I read an article recently pertaining to the culture of the "new media." Specifically the author points to the fact that articles, blog posts, and other information found online is perceived to have a shelf-life - people assume that old news is no news; things from the past are not worth reading. This leads to a lack of appreciation for what has come before, and the inability to build upon a thought and elaborate on ideas. The new media is fast-paced, and so, readers are tuned into the new but forget about the old. People tend to read current content, but seldom access the archived posts or look beyond the main page of a site. The author suggested that we as readers should spend more time tapping into the archived posts of websites and thus engage in the web-culture more thoroughly and thoughtfully. As a blogger I intend to re-post articles from time to time so that readers are confronted with older posts that still have relevance.
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A few thoughts I recently shared with a friend concerning eccuminism:
...I think many people have placed false hope in the ecumenical movement of the past few decades. The reality is that having a dialog about what unites us is not productive unless we eventually face up to our disagreements as well. Ecumenism that ignores our differences is a sham and counter-productive. It does nothing to address the real problems at hand. If our ultimate goal is to repair a shattered Christianity (knowing that Christ prayed for Christian unity), then we cannot afford to be complacent and pacify ourselves with a partial unity.
Repairing this Christian division is like nursing a wounded body... The rest of the body may be healthy, but if we ignore the wound, if we focus on the healthy condition of the rest of the body and say that the injury does not matter as much, then the wound will fester and the patient is in a worse state than before. Like a physician, we must zero in on the injury. We cannot rejoice in the health of an injured body - but that is what this false ecumenism does. It says, "See, you have your legs and your arms, just ignore the gaping wound in your side." But to have an authentic ecumenism, the "wound" (i.e. our disagreement) is the most important thing we must focus on.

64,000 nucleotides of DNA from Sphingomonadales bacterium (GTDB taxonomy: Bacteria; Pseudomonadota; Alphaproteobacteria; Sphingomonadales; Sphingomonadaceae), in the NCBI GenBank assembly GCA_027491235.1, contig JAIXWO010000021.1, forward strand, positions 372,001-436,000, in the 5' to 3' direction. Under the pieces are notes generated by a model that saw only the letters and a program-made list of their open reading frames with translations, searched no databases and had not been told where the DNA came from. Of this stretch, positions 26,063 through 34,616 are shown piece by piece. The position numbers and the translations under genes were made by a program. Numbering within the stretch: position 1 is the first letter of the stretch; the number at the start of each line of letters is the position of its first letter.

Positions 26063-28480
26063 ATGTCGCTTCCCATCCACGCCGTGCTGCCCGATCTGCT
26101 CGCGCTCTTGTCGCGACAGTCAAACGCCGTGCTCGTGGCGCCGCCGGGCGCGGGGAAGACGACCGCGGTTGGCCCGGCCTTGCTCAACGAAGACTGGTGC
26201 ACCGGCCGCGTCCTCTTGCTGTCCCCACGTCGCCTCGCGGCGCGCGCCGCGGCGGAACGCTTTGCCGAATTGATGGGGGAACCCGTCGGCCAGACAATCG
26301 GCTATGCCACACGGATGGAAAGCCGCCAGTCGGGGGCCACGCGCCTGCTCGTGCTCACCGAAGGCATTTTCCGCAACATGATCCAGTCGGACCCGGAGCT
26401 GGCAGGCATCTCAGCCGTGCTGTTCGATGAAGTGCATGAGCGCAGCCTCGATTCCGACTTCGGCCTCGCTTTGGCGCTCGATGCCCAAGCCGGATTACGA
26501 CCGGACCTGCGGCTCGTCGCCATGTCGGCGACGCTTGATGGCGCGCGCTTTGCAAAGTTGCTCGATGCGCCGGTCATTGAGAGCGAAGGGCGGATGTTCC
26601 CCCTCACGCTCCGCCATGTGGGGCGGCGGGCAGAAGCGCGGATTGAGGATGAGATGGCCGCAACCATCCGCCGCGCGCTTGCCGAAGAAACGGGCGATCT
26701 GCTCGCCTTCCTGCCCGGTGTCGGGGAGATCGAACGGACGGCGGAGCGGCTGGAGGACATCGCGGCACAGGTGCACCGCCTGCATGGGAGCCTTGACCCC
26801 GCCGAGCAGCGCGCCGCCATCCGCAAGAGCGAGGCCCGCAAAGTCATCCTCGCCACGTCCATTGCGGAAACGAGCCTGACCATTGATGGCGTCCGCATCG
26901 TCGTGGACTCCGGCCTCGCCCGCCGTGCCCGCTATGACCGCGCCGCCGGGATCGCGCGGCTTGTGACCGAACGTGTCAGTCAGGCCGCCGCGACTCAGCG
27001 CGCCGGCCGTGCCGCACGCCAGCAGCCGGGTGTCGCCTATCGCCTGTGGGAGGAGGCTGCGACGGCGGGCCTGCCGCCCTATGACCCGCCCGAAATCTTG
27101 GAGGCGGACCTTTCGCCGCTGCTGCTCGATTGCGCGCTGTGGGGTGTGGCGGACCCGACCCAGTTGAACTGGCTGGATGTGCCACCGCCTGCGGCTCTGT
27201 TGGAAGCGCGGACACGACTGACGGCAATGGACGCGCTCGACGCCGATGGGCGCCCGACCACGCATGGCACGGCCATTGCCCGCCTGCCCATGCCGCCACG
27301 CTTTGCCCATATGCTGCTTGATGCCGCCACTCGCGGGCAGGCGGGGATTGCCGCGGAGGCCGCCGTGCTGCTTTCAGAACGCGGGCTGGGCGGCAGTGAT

Also I would say this... From reading I have done, it seems that the official Catholic position is that true ecumenical dialog is only possible with specific Christian denominations - ones that have retained a certain ecclesial order, proper liturgical practices, and a recognizable hierarchical structure. So the scope of ecumenism is not as wide as many people think. Mainly we [as Catholics] must focus on the Orthodox, the Anglicans, some Lutherans, and a few others. Unfortunately, our differences with the other denominations really are so BIG that there is little chance of getting anywhere ecumenically. For one thing, many Christian denominations have no discernible hierarchy with which to dialog. They do not exist as a "church" properly speaking. They have rejected the very foundation of what makes "church" a true Body. And so, we cannot speak productively with a "body" that has no discernible form, a body that has no "head" with which to speak in return... The most we can do is point to the Truth of Catholicism and lead them home.